Patient Simulators Help Save LivesThe new Rush Clinical Skills and Simulation Center uses sophisticated dummies to simulate real-world patient care — from serious heart conditions to the flu — for students and health care workers from Rush University Medical Center.
Below is a list of scientific publications for which this practitioner was either the primary author or a contributor. Citations come from PubMed, a database of biomedical literature, life science journals and online books. PubMed is a service of the US Library of Medicine at the National Institutes of Health. Click on the title of the cited work for more information (this will take you directly to PubMed.gov). Listings go back five years.
We treat patients with craniofacial anomalies. This includes patients with cleft lip and palette, patients with other birth defects affecting the shape and function of the face and head.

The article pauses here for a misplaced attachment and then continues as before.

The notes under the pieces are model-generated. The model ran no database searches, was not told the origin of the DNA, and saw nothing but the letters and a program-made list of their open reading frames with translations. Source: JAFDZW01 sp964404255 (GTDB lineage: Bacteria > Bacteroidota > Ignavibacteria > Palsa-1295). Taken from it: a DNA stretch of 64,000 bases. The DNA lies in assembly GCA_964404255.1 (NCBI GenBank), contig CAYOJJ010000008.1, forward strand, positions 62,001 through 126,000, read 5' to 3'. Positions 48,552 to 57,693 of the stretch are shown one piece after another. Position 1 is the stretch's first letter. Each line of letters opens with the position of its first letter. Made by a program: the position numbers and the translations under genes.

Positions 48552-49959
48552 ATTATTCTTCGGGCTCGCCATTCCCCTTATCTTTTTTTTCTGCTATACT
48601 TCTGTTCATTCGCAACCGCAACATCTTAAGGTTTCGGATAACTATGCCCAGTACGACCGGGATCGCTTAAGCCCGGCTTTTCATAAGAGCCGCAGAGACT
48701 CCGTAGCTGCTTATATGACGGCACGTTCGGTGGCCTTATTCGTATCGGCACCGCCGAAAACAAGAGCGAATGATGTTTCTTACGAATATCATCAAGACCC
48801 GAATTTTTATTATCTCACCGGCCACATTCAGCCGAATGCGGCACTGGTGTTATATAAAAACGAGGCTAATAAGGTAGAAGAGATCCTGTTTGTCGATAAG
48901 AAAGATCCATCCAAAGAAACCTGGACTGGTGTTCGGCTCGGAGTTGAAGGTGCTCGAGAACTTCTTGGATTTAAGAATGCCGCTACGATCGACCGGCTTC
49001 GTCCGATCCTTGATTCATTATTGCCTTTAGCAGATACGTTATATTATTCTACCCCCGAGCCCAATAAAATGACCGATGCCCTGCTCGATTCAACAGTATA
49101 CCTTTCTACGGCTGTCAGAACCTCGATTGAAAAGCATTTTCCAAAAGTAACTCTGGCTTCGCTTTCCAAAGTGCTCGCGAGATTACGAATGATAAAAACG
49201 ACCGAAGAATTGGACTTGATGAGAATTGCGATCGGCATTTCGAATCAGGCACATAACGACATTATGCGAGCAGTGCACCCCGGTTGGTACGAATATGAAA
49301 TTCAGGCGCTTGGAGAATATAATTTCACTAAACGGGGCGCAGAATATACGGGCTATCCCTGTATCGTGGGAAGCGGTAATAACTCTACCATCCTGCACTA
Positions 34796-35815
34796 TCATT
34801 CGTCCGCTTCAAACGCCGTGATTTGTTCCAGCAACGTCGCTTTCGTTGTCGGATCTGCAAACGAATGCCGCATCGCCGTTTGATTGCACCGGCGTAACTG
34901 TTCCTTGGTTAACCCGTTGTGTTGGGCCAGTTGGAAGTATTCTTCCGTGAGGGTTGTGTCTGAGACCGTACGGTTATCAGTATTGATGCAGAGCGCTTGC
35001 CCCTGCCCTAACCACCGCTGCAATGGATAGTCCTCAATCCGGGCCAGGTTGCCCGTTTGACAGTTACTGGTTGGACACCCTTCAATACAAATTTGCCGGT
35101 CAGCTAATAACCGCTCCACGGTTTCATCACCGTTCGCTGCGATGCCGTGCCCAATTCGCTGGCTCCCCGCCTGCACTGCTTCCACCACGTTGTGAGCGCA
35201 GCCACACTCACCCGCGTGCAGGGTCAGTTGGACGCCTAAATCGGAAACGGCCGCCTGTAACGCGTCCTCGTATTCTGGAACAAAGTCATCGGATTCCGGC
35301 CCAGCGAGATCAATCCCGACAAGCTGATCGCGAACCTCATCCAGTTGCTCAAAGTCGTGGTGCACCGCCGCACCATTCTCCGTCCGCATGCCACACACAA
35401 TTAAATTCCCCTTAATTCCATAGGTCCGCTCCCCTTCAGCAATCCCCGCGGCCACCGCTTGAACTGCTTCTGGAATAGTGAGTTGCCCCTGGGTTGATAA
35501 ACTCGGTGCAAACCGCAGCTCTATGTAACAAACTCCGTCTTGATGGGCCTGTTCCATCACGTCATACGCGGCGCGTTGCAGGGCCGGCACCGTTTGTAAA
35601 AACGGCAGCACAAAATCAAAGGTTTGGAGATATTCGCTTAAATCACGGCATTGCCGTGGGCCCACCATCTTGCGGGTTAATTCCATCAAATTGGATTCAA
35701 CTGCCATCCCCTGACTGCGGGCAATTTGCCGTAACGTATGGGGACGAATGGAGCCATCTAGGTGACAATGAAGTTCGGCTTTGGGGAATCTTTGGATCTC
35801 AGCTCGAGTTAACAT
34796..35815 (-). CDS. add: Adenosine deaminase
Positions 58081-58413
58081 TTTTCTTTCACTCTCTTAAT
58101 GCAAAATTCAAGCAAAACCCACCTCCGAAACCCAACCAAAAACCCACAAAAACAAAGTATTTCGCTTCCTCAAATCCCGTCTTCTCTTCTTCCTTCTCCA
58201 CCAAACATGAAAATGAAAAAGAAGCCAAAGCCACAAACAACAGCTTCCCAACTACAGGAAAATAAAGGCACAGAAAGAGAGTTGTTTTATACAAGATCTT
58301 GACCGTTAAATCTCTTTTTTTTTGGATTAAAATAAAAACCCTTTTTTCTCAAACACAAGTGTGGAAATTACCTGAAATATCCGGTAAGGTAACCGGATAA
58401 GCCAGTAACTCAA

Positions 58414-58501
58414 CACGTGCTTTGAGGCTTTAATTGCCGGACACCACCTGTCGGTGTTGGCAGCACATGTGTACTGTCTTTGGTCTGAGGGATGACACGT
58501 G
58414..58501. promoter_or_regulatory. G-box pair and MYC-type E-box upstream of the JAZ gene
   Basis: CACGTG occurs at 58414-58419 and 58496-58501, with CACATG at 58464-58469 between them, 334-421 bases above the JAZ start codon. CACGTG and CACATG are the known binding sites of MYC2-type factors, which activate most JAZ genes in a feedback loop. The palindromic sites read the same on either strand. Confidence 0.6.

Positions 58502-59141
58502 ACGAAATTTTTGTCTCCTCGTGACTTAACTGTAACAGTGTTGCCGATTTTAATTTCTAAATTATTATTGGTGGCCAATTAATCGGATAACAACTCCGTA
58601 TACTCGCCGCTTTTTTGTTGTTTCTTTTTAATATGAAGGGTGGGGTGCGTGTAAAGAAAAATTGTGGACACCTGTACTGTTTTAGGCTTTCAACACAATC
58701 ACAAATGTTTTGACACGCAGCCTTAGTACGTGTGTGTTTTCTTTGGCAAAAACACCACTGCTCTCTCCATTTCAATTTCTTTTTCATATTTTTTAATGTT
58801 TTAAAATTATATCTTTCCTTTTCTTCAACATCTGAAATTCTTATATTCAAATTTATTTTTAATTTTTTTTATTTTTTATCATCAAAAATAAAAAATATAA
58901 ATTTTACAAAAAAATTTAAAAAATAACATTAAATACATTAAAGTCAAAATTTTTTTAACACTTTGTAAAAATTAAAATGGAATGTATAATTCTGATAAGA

So one of the techniques, that now we have used at Rush since the early 90s, is this technique that is called nasal alveolar molding, in which we reshape the cartilages of the nose prior to the repair of the lip. So in this way, the patients tend to have a much, much better immediate outcome, but also they do require less secondary procedures to obtain the final desired outcome.
I’m old enough now that I now have seen some of my patients go into successful personal and professional lives. Helping them to get into the mainstream of life is, to me, the most rewarding thing.